By Peter van Lier
The war brought tensions to the surface in areas where the different ethnic groups in Syria previously lived together in peace. Tensions that are reflected in biased news coverage about each other across the media. Much of the media in Syria is not trusted because it is biased or prejudiced. Although collaboration between like-minded media channels is often regarded as necessary by the media themselves, it never really gets off the ground.
Nevertheless, the Syrian magazine Enab Baladi and the Kurdish radio station Arta FM chose to do so. It was the first time an Arab and Kurdish media organisation have collaborated. ‘This is what our politicians have not achieved yet,’ says Siruan from Arta FM.
Both organisations are supported by Free Press Unlimited and are signatories of the Syrian Media Charter. This is a unique manifesto of ethical journalistic principles that form the basis of the work of the emerging Syrian media. In a dictatorial country where, after 40 years, suspicion has become second nature and an opinion could be fatal, this cooperation between Syrians can be seen as unique. About 40 media organisations have added their signatures. The Charter was established on the initiative of Free Press Unlimited, who brought these organisations to the table seven times between 2014 and 2016.
Living together peacefully
‘The goal of the joint programme between Enab Baladi and Arta FM is to demonstrate that we have had a history in which we lived together peacefully,’ says Siruan. ‘Due to the war people have forgotten this. Especially the young people (he calls them the war generation) are missing this historical awareness.’
The focus of the programmes is based on what the Kurdish and Arabic Syrians have in common. On the radio and in the magazine there were reports about, amongst other things, mixed marriages, trade, business and music - things that happen between the communities and have been shared for centuries.
Hate and abuse
The programmes attracted hundreds of responses. Not always positive. Hate also came to the surface. On Facebook, 50 percent of the comments under the articles were abusive. From both sides.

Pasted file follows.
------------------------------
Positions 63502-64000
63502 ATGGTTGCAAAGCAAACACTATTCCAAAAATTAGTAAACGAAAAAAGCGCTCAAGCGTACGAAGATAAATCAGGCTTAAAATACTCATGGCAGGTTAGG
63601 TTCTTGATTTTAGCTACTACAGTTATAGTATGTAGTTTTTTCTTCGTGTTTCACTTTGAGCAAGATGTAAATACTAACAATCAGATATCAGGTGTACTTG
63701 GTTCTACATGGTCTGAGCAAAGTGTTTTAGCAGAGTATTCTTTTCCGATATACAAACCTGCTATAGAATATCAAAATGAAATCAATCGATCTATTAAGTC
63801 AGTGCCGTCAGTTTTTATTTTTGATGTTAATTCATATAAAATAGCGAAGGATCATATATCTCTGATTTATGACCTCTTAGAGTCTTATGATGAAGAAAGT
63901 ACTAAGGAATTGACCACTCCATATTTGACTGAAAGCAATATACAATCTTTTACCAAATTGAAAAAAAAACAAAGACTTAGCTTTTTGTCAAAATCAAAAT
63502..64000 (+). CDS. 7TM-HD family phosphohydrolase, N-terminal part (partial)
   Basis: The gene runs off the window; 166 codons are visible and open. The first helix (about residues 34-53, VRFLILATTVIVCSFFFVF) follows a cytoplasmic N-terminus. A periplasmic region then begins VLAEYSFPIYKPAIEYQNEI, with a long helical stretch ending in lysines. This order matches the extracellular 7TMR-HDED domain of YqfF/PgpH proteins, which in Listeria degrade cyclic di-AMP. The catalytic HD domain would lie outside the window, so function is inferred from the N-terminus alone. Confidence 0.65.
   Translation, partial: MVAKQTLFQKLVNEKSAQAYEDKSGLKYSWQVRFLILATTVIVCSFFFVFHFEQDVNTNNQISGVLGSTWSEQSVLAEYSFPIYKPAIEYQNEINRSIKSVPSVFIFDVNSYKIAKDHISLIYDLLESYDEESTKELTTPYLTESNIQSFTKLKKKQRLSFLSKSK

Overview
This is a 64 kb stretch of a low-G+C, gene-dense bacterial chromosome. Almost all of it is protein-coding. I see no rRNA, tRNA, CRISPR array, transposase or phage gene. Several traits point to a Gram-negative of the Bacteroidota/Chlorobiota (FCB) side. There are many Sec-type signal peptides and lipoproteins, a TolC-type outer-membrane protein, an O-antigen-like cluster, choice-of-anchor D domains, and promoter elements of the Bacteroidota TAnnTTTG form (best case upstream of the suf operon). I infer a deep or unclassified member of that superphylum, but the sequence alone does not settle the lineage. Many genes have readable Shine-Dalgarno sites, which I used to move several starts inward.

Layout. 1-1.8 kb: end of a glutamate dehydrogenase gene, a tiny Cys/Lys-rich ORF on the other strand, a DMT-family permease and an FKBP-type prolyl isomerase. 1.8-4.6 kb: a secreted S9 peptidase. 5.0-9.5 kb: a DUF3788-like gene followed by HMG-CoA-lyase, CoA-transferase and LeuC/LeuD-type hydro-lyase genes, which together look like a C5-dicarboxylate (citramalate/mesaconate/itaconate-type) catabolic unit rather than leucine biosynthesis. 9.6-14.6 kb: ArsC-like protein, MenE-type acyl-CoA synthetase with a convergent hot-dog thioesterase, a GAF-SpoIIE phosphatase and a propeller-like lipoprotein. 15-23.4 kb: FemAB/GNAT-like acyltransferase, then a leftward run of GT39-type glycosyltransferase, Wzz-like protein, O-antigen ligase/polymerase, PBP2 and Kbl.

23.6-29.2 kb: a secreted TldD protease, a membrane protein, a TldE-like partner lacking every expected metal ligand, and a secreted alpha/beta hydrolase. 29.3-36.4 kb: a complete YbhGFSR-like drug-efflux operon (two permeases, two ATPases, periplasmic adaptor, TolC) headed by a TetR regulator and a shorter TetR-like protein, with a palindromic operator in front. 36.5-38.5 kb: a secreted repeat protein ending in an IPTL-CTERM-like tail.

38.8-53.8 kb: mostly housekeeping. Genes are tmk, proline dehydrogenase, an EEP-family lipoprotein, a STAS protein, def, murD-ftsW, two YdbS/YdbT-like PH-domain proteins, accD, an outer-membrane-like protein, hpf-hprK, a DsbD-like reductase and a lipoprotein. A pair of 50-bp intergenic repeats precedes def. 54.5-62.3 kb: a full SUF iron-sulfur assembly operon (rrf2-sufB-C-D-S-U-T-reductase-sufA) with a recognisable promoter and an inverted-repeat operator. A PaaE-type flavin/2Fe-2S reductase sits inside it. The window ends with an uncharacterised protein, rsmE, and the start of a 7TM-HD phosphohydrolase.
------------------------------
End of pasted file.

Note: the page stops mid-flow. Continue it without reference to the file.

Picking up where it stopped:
The programme makers learnt three things. Firstly, the formation of the question is very important. ‘What do you think of mixed marriages between Kurds and Arabs?’ leads to different responses than ‘Do you know people in a mixed marriage? And how is that marriage going? How are those people?’ The answers to the second question are much more nuanced.
A second lesson was that collaboration led to a wider audience being reached. The readers of the magazine are mainly focused in the north of Syria and around the capital city of Damascus. Radio Arta FM broadcasts in the Kurdish region. The organisations now also exchange information and news, for example, about the Syrian peace talks in Geneva.
A third lesson was that it was good that the reactions, however negative and personal, were expressed. It gave the journalists the opportunity to respond personally and to engage in a conversation. ‘For example, if you ask them if they hate you personally, they often say that this is not what they mean. Then people are really to going to think. That alone is already important’, says Siruan. ‘Sometimes a dialogue arose. I believe, in principle, that everyone is good.’
Starting a dialogue between different parties is crucial in a country as divided as Syria. No matter how difficult it is, media organisations begin to realise that they have a role to play. Also, those media organisations operating in the part of Syria under the control of the regime. One of the partners of Free Press Unlimited formulates it like this: ‘More than ever before, we have to prove that we are professional media. We must enter into dialogue with the media on the other side. They are not our enemies. Our true enemy is journalism that is neither professional nor ethical.'
The success of the collaboration led to a second series of programmes, but now between two Syrian Kurdish radio stations, Arta FM and HARA, with the meaningful title 'The Dialogue of the North'.